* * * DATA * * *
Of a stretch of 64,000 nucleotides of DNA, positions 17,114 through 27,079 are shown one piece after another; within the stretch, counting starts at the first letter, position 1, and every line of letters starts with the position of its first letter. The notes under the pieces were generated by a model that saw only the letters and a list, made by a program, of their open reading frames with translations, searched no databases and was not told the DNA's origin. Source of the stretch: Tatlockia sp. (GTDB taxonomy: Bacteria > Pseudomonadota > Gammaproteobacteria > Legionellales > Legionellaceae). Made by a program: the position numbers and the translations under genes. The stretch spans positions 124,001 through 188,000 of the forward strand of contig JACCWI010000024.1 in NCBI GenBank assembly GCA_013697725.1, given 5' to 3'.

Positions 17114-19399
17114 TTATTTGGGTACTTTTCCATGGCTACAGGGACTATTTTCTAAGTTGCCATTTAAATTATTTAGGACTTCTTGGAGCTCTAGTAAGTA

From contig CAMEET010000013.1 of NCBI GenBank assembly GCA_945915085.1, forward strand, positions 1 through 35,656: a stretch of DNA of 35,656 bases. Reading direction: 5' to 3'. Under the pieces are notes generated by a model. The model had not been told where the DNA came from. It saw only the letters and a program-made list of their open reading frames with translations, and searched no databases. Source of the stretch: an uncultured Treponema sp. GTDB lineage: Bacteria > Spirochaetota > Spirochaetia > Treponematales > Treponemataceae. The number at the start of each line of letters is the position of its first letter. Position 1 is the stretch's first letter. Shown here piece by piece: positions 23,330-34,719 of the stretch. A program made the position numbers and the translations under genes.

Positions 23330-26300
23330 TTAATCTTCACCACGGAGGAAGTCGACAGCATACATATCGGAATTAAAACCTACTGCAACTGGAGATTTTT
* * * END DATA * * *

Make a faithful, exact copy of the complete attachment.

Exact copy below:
Of a stretch of 64,000 nucleotides of DNA, positions 17,114 through 27,079 are shown one piece after another; within the stretch, counting starts at the first letter, position 1, and every line of letters starts with the position of its first letter. The notes under the pieces were generated by a model that saw only the letters and a list, made by a program, of their open reading frames with translations, searched no databases and was not told the DNA's origin. Source of the stretch: Tatlockia sp. (GTDB taxonomy: Bacteria > Pseudomonadota > Gammaproteobacteria > Legionellales > Legionellaceae). Made by a program: the position numbers and the translations under genes. The stretch spans positions 124,001 through 188,000 of the forward strand of contig JACCWI010000024.1 in NCBI GenBank assembly GCA_013697725.1, given 5' to 3'.

Positions 17114-19399
17114 TTATTTGGGTACTTTTCCATGGCTACAGGGACTATTTTCTAAGTTGCCATTTAAATTATTTAGGACTTCTTGGAGCTCTAGTAAGTA

From contig CAMEET010000013.1 of NCBI GenBank assembly GCA_945915085.1, forward strand, positions 1 through 35,656: a stretch of DNA of 35,656 bases. Reading direction: 5' to 3'. Under the pieces are notes generated by a model. The model had not been told where the DNA came from. It saw only the letters and a program-made list of their open reading frames with translations, and searched no databases. Source of the stretch: an uncultured Treponema sp. GTDB lineage: Bacteria > Spirochaetota > Spirochaetia > Treponematales > Treponemataceae. The number at the start of each line of letters is the position of its first letter. Position 1 is the stretch's first letter. Shown here piece by piece: positions 23,330-34,719 of the stretch. A program made the position numbers and the translations under genes.

Positions 23330-26300
23330 TTAATCTTCACCACGGAGGAAGTCGACAGCATACATATCGGAATTAAAACCTACTGCAACTGGAGATTTTT